Upcoming book from Cris Cohen

Excerpt

Giving Credit Where Credit Is Due — Or Not

The other day I got an offer from a credit card company. Credit card companies regularly offer people cards to use in the hopes that, when it comes to financial issues, you’ll have the brains of a salad bar. After all, if you are good with your money and make all of your credit card payments on time, they only make a small profit. However, if you are bad with your money and miss some payments, they can legally sell your family.

These credit card offers often come with large credit lines, ones big enough that, in an emergency, you could purchase Jamaica. This is based on the theory that, if you are given a huge amount of credit, there is a good chance that you will buy something that you will never be able to pay off at once, such as a new refrigerator or a stealth fighter. In fact, the credit card companies are hoping that not only will you not pay it off at once, but that you will not be able to cover the cost in less than 900 installments.

This is entirely possible. It is not uncommon for some people to buy things without keeping track of how much they’ve spent. Credit card companies love those people. They name entire buildings after them. If you are the type of person who charges a new Porsche to your credit card and then realizes that your annual income isn’t enough to cover the floormats, then you have a good chance of being named “Customer of the Year.”

In an effort to get as many of those types of customers as possible, the credit card companies send offers to every living human being and even to some of the more advanced members of the animal kingdom. Thus, there is a good chance that, although you have been a loyal customer, you might have a smaller credit line than your neighbors’ poodle.

This kind of bulk mailing is referred to by the credit card people as an “exclusive offer.” By “exclusive” they mean that they are limiting it to anyone who has not been dead for more than six years. After all, even after someone has passed on, credit card companies will keep sending him offers. They apparently believe that, just because someone is no longer with us on Earth, it does not mean he won’t show up at the next 18-hour sale. In fact, if you have ever been in a mall during the holidays, odds are you’ve seen more than a few people who are no longer one of the living.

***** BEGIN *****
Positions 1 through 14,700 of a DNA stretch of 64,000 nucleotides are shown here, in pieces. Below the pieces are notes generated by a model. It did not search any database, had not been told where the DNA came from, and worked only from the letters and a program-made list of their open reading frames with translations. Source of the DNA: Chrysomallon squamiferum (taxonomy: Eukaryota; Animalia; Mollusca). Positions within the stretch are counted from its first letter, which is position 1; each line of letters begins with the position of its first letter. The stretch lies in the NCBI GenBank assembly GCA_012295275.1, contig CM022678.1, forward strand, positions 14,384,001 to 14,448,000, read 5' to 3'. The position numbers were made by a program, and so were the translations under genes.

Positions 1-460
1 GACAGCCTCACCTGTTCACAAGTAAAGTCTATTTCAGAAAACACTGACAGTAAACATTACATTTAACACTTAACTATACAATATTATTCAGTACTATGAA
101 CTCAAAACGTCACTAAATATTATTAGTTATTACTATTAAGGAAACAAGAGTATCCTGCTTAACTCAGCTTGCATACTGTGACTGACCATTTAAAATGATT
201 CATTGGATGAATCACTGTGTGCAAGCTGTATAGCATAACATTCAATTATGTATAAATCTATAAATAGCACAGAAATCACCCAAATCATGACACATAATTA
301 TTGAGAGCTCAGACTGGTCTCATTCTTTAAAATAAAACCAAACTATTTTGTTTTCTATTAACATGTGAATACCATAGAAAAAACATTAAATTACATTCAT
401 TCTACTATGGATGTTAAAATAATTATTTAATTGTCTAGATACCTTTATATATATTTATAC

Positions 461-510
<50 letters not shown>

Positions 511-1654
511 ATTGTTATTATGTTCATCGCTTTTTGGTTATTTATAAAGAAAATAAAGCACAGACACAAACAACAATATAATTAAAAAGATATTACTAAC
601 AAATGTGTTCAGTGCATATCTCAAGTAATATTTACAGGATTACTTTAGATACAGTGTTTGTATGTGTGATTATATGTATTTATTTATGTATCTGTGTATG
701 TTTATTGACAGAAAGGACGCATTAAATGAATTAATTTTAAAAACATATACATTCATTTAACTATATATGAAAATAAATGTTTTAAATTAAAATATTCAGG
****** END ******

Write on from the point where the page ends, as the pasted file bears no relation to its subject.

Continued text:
Credit card offers used to come in envelopes with the company’s name on them. However, this made them targets of theft. So now the envelopes are “incognito,” meaning “with marinara sauce.”

The envelopes the offers come in nowadays are plain white and don’t say who sent them. It is a marketing technique used mainly by terrorists. However, the envelopes do have several heartwarming statements on them, things like “Dated Material” and “Open Immediately,” statements that suggest that there might be some sort of living organism inside the envelope.

The envelope I got also had the statement “Important documents enclosed.” I don’t think that an offer for a designer credit card featuring a picture of woodchucks qualifies as an important document, though. Important documents tend to be more along the lines of papers warning that you could be deported. Instead, credit card offer envelopes should have statements like “Not very important documents enclosed” or “Painfully boring documents enclosed.” Save the “Important” line for results from the lab that inform someone that, contradictory to what he’s thought all these years, he’s not a man.

Better yet, save the important line for explanations as to why your uncle is still receiving credit card offers, despite the fact that he died in 1922.

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